SIERRA VISTA — Fort Huachuca and other Army installations across the country are tightening security with a new identification system that will closely scrutinize visitors while at the same time make it easier for authorized personnel to enter a facility.

The new system, called Automated Installation Entry 3, or AIE-3, is an “Army program that enhances security at installation access control points and expedites access for authorized personnel and vehicles,” says a press release issued Tuesday by Fort Huachuca’s Public Affairs Office and an AIE-3 information sheet published on the Army.mil website.

While the press release issued by Fort Huachuca does not say why the new security measure is being instituted, the AIE-3 sheet says the more stringent measures were prompted by criminals reproducing military documents.

“Despite various security features incorporated in DoD issued ID Cards, criminals and others have developed the ability to recreate documents that are extremely hard to detect based solely on a visual inspection,” the AIE sheet states.

“To better enable our security personnel to detect these counterfeit documents when presented at an Installation Access Control Point, the Army has developed scanning technology which will compare data imbedded in the ID Card, either through the CHIP or the BAR CODE, with information in the DEERS database.

“The purpose is to verify that the ID Card is legitimate,” the AIE-3 sheet says. “The system will also display to security personnel the photograph that is in the DEERS system for comparison to the person presenting the ID Card.”

Additionally, the new system will be linked to an FBI database that could prevent someone on the run from entering an Army base.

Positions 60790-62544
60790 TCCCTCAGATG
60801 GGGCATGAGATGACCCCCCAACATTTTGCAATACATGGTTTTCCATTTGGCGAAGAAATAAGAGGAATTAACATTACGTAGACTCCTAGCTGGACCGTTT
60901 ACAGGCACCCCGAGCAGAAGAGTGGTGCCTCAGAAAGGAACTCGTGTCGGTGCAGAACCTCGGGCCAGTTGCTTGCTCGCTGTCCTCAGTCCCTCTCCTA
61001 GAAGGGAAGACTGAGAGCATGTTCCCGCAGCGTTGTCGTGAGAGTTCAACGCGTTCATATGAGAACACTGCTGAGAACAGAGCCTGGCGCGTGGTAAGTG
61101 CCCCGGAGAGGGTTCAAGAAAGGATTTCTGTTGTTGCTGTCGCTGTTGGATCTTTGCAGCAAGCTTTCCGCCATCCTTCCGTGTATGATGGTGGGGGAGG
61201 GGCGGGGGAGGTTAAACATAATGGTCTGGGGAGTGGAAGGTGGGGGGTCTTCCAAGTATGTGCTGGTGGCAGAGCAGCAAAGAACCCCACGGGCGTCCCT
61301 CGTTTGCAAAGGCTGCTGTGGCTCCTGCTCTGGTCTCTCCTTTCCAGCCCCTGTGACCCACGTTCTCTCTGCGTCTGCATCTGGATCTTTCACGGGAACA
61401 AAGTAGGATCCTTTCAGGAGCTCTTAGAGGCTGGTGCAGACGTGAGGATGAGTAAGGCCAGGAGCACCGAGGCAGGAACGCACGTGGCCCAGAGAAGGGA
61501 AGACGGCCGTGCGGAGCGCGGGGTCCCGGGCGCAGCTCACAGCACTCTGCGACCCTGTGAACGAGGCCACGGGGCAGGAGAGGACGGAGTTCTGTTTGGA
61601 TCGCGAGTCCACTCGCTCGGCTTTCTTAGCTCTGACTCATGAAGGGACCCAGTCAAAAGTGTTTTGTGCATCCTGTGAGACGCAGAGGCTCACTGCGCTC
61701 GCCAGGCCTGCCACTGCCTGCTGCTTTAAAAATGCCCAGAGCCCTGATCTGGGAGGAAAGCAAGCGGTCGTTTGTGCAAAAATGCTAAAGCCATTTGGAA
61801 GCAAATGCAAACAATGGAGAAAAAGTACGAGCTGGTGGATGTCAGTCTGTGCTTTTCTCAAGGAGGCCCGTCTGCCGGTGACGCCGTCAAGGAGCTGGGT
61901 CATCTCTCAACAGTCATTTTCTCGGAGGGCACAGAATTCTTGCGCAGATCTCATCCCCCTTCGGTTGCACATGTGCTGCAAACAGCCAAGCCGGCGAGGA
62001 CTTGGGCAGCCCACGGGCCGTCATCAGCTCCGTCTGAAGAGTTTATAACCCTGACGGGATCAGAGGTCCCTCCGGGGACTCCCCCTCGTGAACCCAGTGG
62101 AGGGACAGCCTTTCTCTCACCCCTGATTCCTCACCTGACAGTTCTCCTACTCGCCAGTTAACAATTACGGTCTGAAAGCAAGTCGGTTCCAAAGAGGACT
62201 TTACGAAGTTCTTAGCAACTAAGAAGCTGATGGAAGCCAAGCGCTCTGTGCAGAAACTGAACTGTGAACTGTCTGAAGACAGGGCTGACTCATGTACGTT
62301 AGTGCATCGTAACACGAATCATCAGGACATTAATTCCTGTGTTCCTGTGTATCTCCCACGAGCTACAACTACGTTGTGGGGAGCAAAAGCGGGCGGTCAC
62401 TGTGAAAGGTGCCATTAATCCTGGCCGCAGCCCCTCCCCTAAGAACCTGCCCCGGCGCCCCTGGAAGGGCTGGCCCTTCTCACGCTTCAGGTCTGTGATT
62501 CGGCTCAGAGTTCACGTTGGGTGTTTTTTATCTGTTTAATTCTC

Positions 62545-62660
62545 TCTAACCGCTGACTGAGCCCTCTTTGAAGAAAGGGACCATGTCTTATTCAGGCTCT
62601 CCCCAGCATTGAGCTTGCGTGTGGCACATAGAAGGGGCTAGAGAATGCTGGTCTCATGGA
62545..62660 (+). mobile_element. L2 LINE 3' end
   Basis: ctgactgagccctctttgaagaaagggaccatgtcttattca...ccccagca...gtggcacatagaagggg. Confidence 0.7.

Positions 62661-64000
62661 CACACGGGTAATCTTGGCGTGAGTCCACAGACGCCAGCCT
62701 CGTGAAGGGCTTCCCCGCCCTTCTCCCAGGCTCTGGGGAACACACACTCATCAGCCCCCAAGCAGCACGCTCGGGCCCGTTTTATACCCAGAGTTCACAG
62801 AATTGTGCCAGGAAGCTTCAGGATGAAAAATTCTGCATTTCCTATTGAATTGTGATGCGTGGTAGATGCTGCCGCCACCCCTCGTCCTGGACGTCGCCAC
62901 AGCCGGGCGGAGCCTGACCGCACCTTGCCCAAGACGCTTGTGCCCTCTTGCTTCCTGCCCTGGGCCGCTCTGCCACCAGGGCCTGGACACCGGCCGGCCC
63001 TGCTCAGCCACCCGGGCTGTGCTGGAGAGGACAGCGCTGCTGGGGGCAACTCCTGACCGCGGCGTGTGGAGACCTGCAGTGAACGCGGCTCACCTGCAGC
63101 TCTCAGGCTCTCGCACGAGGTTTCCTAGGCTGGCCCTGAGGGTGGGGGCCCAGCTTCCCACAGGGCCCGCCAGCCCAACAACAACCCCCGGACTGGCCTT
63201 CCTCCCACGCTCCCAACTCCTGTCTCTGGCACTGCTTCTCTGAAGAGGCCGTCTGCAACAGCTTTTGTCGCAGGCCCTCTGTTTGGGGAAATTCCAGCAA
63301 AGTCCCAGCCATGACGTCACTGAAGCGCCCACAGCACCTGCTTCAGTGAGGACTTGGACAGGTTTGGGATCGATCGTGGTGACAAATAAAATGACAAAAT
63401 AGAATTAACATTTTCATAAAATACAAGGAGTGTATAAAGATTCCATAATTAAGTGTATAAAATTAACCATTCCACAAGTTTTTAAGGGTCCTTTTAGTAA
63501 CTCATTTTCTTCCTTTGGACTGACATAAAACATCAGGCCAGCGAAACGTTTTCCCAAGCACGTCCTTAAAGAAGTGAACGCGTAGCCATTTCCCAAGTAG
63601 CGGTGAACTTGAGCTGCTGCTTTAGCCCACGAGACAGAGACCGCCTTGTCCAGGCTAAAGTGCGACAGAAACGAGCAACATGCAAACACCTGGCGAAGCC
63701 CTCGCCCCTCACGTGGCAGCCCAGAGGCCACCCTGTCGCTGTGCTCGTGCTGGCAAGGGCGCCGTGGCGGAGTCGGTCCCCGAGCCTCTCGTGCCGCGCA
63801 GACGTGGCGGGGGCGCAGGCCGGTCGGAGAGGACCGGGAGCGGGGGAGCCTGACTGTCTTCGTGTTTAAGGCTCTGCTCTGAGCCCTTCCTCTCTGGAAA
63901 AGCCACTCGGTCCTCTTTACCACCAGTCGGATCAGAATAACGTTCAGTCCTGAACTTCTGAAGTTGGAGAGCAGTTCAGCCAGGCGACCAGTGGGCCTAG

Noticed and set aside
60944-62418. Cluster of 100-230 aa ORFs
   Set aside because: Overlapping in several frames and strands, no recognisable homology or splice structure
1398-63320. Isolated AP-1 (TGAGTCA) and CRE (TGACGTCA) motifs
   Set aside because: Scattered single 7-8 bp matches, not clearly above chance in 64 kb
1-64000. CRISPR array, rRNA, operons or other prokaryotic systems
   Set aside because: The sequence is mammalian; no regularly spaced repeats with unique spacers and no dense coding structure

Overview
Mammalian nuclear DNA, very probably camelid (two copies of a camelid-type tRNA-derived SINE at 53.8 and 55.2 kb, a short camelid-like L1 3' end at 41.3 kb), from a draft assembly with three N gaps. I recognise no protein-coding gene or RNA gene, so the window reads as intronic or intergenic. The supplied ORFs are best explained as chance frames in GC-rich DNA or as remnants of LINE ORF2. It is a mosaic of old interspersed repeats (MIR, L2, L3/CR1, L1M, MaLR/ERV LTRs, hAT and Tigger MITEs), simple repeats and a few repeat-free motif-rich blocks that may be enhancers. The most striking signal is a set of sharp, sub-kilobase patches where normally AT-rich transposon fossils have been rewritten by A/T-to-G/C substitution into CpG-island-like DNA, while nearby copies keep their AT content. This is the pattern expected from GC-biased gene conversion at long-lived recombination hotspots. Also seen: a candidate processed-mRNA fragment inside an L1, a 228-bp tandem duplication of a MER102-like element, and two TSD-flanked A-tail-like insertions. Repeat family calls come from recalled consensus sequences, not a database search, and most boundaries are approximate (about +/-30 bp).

“Each time an ID card is scanned, the system also compares the information to an FBI database to determine if there is a match for an outstanding arrest warrant or for any other security related concerns,” the AIE release says.

Fort Huachuca spokeswoman Tanja Linton said in her press release that “For most, the change will be seamless.”

“AIE-3 requires those who have a DoD-issued ID card to present it with the back facing the guard to scan. The old system required the front of the card to be scanned,”

But visitors to Fort Huachuca for example, will have to get a new visitors badge. The current visitors badges are valid until Nov. 30, Linton’s release says, but after that anyone wanting to visit the post must register at the Visitors Control Center at the Van Deman Gate.

Individuals who do not have a U.S. Department of Defense-issued identification card, are considered visitors to Fort Huachuca, Linton’s release states. That means getting vetted at the Visitors Control Center and “providing a valid reason for entry into Fort Huachuca,” the release says.

“Local visitors residing in Cochise County are authorized to receive an installation access card that can be valid for 12 months,” the release says. “These cards will be issued using the AIE-3 system. Individuals must undergo security vetting at the VCC. Visitors receiving an installation access card will not be able to sponsor other visitors onto Fort Huachuca.”

Fort Huachuca Garrison Commander Col. Jarrod Moreland talked about the AIE-3 system at a pre-recorded COVID-19 Town Hall on Tuesday evening.

“This upgrade will allow us to better control access to our installation and help keep us safe from threats or those who ultimately should not have access to our incredible Army base here in southeastern Arizona,” he said.